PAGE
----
Love at First Swipe

In a technology based world, how do millennials find love? It’s no secret that for a good amount of millennials they aren’t spending so much time actually looking for love… but more time swiping for it.

In 2014, Tinder released user statistics that revealed a shocking truth: the app has accumulated nearly 50 million active users that log in about 11 times a day. For women, an average swipe session lasts about 8.5 minutes, with male counterparts swiping for 7.2 minutes.

According to 2015 quarterly reports, Tinder’s traffic reaches 9.6 million active users each day, with 583,000 users paying for Tinder’s premium paid features. Since it’s no secret that the app has  plenty of users – one thing is still a mystery to most users: is there such a thing as love at first swipe?

For Kent State seniors Kate Schwanke and Sawyer Dilyard, Tinder led to a relationship that has now lasted a year and a half.

Kate and Sawyer explored the world together after love at first swipe.

Kate and Sawyer swiped right a year and a half ago and have since traveled across an ocean together.

“I’m not sure if we would’ve crosses paths if it weren’t for Tinder,” Schwanke said. “We both lived in (the same residence hall) freshman year, so I’m sure we had seen each other in the halls at some point, but I don’t think we would have ever connected it it wasn’t for the app.”

For the two Kent State students, meeting on Tinder is something that they have become comfortable with sharing, although both agree that a stigma exists around the dating app.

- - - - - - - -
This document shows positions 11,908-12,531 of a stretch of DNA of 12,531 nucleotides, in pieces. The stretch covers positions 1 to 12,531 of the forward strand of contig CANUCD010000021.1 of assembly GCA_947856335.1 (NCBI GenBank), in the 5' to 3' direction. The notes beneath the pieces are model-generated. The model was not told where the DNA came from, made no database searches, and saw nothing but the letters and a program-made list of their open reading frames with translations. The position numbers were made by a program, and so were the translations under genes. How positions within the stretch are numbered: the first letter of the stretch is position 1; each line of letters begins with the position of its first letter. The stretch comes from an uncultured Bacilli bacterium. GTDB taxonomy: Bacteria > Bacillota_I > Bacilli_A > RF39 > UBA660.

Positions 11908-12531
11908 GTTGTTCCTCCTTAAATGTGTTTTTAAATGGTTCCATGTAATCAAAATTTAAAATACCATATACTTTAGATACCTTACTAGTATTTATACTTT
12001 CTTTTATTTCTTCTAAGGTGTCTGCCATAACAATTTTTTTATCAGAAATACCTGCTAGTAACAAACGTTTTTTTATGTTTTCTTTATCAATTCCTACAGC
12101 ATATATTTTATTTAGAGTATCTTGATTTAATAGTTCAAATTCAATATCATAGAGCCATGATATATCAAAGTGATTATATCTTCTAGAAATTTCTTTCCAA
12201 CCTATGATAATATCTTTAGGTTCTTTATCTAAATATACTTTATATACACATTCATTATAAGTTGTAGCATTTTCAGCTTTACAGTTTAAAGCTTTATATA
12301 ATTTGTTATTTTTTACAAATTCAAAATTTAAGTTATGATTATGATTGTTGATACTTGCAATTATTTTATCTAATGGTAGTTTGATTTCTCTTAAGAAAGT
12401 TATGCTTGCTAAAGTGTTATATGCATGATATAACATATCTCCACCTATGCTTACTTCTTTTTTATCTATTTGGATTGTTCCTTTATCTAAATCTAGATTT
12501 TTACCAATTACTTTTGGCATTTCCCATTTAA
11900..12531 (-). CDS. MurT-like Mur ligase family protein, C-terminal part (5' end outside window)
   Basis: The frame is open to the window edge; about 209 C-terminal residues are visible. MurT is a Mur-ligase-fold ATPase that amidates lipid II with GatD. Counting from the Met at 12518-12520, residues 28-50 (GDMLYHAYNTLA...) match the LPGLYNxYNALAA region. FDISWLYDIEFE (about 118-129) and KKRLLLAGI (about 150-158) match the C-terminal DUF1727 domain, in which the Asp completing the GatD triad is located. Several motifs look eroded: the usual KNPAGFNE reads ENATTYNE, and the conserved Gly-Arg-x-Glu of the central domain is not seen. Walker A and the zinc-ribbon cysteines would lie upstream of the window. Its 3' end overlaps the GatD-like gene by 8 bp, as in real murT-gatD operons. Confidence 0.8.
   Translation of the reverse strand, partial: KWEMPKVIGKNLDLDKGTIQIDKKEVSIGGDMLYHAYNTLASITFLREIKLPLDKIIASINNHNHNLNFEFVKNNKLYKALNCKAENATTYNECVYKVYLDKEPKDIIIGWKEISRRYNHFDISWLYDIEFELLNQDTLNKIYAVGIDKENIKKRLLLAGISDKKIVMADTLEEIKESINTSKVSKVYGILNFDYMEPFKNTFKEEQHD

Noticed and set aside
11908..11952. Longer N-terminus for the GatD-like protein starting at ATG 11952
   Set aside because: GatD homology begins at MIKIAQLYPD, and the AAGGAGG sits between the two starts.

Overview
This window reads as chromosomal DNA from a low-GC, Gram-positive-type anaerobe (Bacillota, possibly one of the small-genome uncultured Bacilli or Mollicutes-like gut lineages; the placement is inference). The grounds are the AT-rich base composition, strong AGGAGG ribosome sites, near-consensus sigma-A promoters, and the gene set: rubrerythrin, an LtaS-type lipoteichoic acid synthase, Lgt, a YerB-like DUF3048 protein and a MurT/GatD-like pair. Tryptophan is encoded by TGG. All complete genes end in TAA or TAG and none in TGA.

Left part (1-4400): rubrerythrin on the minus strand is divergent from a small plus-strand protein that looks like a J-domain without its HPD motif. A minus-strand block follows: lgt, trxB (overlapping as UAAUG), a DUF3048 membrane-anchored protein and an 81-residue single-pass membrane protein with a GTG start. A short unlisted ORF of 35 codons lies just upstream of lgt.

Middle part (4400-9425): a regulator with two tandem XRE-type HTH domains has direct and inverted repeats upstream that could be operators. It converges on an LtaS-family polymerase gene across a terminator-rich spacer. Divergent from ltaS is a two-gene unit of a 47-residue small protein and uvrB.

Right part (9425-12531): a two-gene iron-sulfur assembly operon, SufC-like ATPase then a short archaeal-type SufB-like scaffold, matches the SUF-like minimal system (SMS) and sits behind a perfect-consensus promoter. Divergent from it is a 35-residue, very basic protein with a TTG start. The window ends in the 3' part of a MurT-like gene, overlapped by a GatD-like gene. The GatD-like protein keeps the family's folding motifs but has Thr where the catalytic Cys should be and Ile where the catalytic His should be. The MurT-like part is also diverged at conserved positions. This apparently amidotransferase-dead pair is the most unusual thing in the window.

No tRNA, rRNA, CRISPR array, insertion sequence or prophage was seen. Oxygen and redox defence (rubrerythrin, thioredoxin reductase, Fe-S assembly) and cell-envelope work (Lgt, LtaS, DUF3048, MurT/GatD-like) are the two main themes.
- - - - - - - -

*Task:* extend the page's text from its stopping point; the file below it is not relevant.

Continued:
“Most, if not all of, my friends knew we had met on Tinder,” Dilyard said. “My parents also knew, which is funny because she lied to hers, and still does, about how we met.”

For Schwanke, telling her friends about meeting a significant other on Tinder was different than telling her parents. She said she feared her parents thinking her new boyfriend was a “creep or loser”.

Twitter poll ran on my personal account revealed that most people don't mind being honest about meeting on Tinder. While a stigma exists, a Twitter poll ran on my personal account revealed that most people don’t mind being honest about meeting on Tinder. When asked ‘if you were to meet a significant other on Tinder, would you be honest about how you met or make up a new love story?’, only 28% of 46 respondents said they would lie about how
they met their significant other.

“My parents are a bit older so they weren’t as aware of the stigma that Kate described…like it or not, society doesn’t see women on Tinder or dating apps as ‘creeps’ and ‘losers’,” Dilyard said.

While both admit there were some nerves involved when meeting a Tinder match for the first time, they are both glad they took the leap of faith and are now nothing but happy.

“I think there is a stigma to dating apps because you are always surrounded by screenshots of creepy messages and hearing horror stories from friends,” Schwanke said. “I think if people are smart and weed out the creepy people, you could end up like Sawyer and I and fall in love.”

Since swiping right a year and a half ago, the couple has studied abroad together, traveling Europe as a couple.

“I will say, I rarely think about how Kate and I met. It’s pretty much irrelevant at this point because all that matters is that we’re together now,” Dilyard said.

Not ready to share your Tinder love story with the world? Don’t worry – I have you covered. Check out the video below for top excuses to use if you’re not ready to sit down and explain Tinder to your parents.

Top Tinder Excuses from Erin Zaranec on Vimeo.


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